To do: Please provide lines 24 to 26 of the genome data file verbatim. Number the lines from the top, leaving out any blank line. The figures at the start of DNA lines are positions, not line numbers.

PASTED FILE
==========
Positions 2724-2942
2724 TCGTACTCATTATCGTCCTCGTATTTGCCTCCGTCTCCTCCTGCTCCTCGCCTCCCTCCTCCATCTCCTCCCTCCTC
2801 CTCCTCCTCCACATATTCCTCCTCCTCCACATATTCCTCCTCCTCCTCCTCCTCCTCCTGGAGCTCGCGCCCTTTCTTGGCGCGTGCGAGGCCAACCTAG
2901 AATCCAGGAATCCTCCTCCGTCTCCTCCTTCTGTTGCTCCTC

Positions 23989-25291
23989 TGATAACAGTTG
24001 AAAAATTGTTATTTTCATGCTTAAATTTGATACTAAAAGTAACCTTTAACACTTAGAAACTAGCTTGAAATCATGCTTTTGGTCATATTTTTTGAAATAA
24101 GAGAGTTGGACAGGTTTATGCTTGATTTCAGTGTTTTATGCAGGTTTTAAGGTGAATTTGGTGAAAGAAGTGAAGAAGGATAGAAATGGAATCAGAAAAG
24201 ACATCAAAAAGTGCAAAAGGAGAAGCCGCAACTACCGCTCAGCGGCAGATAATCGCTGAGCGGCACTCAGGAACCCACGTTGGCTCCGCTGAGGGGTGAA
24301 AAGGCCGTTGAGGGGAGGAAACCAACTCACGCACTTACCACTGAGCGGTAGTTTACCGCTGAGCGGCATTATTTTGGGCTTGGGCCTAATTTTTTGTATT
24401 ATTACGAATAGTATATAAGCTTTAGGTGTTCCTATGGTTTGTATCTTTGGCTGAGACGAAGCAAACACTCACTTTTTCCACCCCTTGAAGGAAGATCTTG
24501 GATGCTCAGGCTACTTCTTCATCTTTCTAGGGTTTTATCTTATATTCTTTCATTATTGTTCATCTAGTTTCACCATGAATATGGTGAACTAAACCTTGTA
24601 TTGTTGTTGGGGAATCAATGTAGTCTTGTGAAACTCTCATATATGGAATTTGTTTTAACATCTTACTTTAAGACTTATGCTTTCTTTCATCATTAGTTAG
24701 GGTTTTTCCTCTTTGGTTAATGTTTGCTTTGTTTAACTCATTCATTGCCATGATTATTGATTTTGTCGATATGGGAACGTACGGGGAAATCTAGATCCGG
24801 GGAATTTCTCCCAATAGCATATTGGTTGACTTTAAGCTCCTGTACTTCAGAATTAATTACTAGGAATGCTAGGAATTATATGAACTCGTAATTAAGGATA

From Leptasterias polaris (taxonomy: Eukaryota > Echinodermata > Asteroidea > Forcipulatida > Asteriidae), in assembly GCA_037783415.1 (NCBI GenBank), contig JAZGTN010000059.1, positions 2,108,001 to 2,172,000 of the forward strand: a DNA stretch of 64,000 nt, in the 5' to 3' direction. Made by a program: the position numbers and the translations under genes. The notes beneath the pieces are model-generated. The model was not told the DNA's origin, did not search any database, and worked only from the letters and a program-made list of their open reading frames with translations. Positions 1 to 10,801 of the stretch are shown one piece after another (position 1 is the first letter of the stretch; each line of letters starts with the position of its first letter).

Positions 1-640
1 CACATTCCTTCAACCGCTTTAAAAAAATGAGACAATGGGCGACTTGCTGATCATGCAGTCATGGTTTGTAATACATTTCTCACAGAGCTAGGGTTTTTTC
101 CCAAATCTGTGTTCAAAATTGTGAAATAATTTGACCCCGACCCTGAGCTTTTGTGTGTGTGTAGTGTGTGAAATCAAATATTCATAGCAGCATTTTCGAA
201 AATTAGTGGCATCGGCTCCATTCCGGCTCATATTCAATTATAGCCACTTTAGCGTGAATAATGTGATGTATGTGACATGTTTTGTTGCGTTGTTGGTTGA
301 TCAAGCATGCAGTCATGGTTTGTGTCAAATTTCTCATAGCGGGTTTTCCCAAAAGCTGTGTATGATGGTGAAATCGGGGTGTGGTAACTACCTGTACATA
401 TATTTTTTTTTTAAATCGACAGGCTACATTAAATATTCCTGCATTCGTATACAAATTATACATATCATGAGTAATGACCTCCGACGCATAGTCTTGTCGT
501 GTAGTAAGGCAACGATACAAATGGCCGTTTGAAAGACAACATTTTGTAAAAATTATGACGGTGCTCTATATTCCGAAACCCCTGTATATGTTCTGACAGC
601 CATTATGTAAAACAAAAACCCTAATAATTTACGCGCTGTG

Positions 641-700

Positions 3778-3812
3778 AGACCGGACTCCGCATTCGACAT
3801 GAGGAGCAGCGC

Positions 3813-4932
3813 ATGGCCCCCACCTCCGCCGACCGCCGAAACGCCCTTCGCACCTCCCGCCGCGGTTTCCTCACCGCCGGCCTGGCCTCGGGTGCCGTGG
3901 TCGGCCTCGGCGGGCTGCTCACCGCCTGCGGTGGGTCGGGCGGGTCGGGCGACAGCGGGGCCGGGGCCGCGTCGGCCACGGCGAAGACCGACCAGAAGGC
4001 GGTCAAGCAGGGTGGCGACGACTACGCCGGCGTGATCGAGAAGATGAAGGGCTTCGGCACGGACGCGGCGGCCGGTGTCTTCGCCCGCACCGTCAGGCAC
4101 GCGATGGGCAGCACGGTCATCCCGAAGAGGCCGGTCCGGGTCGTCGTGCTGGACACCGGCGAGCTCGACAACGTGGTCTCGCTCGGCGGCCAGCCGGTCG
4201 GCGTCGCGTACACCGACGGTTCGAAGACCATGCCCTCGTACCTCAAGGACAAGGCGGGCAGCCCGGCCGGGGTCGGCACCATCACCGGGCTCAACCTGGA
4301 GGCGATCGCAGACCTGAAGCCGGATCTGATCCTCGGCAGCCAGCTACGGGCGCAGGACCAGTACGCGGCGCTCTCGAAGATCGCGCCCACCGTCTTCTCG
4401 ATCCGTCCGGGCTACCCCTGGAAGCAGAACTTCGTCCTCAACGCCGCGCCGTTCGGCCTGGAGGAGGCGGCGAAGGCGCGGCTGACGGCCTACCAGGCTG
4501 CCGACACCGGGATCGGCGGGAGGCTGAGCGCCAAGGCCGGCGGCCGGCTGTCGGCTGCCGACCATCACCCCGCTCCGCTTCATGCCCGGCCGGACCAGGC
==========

601 CATTATGTAAAACAAAAACCCTAATAATTTACGCGCTGTG

Positions 641-700

Positions 3778-3812